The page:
At the time Caroline Wozniacki shared with the public her decision to run the New York City Marathon this year, she was coming off her first title of the season in Istanbul, ranked 13th in the world and still making headlines in one of the highest-profile sports break-ups in history.
At first, no one on her management team believed she would go through with it. But everything fell into place: the 10-month WTA season would end in October, Wozniacki suddenly had no plans for November and the New York City Marathon fell on the first Sunday of the month.
“Why shouldn’t I do something outside of my comfort zone and be an inspiration to kids?” says Wozniacki, who will run her first-ever road race for the health and fitness-focused charity, Team for Kids, on Sunday. “I’m raising money for them to have a healthy lifestyle, which is so close to me because I grew up doing sports and I want to inspire kids to do the same.”
Since her decision, the 24-year-old has earned a 34-10 record to close out her 2014 tennis season, highlighted by an appearance in the finals at the U.S. Open in August and a climb back into the top 8 to qualify for and make a semifinal run at the WTA Finals in Singapore just last week. While tennis is a game of quick direction changes, sprints and short bursts of speed, the 26.2-mile marathon will be a test of sheer endurance. Wozniacki’s fitness coach, Przemyslaw Piotrowicz, admits he was initially worried about how the effects the arduous task would be manifest on the tennis court.
“At first I was a bit concerned about how I would prepare her for a marathon while still keeping her in her normal, explosive tennis mode,” says Piotrowicz. “But at the end of the day I was confident that Caroline would know when it was time to push herself and when it was time to back off. I just needed to help her find the right balance with the workouts I arranged.”
Piotrowicz’s “balancing act” of tennis and marathon training for Wozniacki consisted of body-weight exercises in the gym, at least four to six miles a day and, of course, her daily schedule of tennis matches and practice. Cardio was always built in to Wozniacki’s regimen and pre-marathon she was running three to five days a week. But Piotrowicz decreased the amount of on-court endurance workouts and added in more short sprints, speed work and agility exercises using ladders and cones to her sessions to keep her tennis form sharp.
And while some people in the tennis community questioned the Dane’s commitment to the marathon and expressed concern about its impact on her on-court performance, Wozniacki says running has actually helped her game and perhaps more important, her disposition.
“I’ve just been able to clear my mind and enjoy it and I feel so strong when I’m out on the court,” says Wozniacki, who defeated the No. 2-, 4- and 6-ranked players before losing to Serena Williams in the semifinals of the year-end championships just six days ago. “I see the opponent get tired and start making mistakes, and I can be out there for so much longer and that definitely gives you a mental edge.”
Wozniacki embraced her training for the marathon but after spending four to five hours on the court during a match, she understood that some days required more rest than running. “Every time I felt really tired I just didn’t go for a run,” she says. “But at the same time I looked forward to it and knowing I could play tennis like that and then go out for a long run – it’s something you get hooked on.”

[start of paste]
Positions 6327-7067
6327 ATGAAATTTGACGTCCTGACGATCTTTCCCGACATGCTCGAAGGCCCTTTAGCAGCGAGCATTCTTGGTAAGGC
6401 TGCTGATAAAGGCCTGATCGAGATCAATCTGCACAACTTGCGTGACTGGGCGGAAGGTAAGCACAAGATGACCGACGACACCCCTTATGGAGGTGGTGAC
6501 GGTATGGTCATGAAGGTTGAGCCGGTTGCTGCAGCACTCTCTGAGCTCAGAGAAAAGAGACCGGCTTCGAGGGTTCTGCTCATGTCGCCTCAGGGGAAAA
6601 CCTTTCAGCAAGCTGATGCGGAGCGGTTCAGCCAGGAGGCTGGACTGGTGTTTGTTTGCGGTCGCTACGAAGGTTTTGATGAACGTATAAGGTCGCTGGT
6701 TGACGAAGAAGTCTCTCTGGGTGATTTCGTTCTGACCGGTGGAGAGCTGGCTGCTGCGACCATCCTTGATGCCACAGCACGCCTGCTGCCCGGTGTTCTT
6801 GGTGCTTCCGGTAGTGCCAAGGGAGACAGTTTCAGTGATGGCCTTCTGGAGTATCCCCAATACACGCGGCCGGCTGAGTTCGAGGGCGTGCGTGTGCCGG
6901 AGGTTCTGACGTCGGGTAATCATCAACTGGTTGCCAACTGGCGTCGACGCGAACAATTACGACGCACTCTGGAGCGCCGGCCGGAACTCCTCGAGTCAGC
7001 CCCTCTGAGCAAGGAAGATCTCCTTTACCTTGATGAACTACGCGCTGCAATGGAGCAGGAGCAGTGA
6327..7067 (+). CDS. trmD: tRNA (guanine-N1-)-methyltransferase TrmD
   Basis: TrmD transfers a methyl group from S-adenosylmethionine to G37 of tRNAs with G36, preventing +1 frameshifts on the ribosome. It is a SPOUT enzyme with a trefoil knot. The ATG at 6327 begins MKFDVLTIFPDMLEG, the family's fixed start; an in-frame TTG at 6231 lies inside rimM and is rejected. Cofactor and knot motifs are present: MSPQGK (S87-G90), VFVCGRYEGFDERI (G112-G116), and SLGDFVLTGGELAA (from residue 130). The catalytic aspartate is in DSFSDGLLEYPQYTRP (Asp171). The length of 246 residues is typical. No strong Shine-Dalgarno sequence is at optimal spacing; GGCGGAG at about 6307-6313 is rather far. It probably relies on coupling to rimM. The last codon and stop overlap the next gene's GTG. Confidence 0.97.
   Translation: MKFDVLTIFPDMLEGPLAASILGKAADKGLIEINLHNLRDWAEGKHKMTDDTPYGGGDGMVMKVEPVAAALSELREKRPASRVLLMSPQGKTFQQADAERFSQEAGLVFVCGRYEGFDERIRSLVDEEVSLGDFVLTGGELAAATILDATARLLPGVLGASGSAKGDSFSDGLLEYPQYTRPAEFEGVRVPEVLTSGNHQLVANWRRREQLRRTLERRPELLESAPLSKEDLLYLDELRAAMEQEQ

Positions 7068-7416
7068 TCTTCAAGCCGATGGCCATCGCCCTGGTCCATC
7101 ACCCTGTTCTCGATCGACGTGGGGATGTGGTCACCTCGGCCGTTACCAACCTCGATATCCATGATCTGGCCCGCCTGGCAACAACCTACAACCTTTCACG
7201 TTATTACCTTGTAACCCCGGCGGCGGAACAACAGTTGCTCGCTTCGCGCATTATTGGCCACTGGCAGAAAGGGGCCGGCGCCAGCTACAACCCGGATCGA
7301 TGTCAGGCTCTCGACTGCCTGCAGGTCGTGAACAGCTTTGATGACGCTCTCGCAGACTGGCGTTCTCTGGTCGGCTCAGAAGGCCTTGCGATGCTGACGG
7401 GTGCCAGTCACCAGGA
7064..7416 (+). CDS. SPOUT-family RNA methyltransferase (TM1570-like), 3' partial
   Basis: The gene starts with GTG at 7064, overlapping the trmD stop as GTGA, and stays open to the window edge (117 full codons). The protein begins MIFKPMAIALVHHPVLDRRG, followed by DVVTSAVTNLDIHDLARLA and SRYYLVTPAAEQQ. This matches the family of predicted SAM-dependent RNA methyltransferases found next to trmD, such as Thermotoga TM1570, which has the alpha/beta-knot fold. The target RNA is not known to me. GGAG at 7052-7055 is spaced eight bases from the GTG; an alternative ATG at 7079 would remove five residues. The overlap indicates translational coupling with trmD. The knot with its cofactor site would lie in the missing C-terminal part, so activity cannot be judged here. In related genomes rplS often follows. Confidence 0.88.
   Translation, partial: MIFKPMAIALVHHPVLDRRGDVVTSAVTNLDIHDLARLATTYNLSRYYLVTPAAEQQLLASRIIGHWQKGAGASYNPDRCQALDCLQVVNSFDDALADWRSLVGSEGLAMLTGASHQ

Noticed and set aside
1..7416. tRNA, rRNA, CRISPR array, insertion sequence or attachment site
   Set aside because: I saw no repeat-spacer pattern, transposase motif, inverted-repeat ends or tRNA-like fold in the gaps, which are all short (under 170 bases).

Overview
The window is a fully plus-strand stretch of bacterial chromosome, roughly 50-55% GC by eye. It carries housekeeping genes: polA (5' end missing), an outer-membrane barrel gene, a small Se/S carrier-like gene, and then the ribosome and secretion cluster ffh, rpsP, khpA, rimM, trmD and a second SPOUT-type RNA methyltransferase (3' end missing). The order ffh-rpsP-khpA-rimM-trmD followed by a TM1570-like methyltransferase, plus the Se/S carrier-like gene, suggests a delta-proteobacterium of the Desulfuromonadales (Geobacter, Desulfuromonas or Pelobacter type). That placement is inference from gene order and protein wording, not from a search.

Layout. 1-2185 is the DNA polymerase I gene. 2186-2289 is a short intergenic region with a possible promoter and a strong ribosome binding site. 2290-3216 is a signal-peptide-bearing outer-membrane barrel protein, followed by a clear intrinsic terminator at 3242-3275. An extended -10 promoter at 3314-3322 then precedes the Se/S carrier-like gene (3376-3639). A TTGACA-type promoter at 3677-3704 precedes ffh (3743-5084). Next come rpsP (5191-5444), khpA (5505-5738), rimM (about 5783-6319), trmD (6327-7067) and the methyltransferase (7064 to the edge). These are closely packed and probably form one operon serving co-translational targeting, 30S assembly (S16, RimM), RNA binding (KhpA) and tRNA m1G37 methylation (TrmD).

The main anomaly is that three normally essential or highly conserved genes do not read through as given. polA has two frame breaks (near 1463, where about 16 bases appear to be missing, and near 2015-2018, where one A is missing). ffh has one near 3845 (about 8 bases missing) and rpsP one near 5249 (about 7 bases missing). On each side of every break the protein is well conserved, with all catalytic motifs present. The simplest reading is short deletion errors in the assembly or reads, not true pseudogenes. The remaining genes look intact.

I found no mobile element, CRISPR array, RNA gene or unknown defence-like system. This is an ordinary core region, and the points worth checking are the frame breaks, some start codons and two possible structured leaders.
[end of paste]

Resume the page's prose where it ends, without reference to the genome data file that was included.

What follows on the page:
Piotrowicz mixed Wozniacki’s cardio sessions with strengthening workouts focused on the core, legs and back, including body-weight squats and lunges, explosive medicine ball throws, crunches, planks, balance board work and cable exercises. The longest distance Wozniacki has run in her marathon training is about 13 miles, and most of her runs – completed around the world in Beijing and Wuhan, China, Singapore and more, in conjunction with her tennis tournaments – were concentrated on time rather than distance. She’s added some extra carbohydrates and treats into her diet – “I don’t feel guilty because of the marathon training and I don’t say no to cake or ice cream” -- and has also incorporated extra stretching and massages to help with some of the aches of the long runs, like sore calf muscles.
As the start of the race approaches, the former No. 1 tennis player says she is nervous because it is her first time running a marathon, but is confident in her body and knows the crowd will help her through. She’s raised over $78,000 for her charity and already has her entire race-day outfit picked out. A group of friends will be waiting at the finish line for Wozniacki, but some fellow runners in the field have also expressed their support.
“It wasn't necessarily something that her team wanted her to do at this point in her career, but I really admire that she is doing it,” says U.S. professional marathoner Kara Goucher, running her first 26-miler since April 2013 on Sunday. “I think it's really cool to see her coming to our sport, bringing awareness to our sport. As far as my advice, I think she's going to be fine…She's going to do great, and I'm hoping that I get to meet her at some point over the weekend.”
Wozniacki has a specific goal time in mind to finish the marathon, but she’s keeping that to herself to escape any extra pressure. But after pushing through to win a three-hour, three-set match over Maria Sharapova last week, Wozniacki is expecting to cross the finish line – and an item off her bucket list – on Sunday.
“I know the marathon is something I’m going to be so proud of, then I can just relax for a few weeks and start training back up,” says Wozniacki. “The end of the season has been amazing and hopefully I can bring that momentum in 2015. I feel like I’m in a great place.”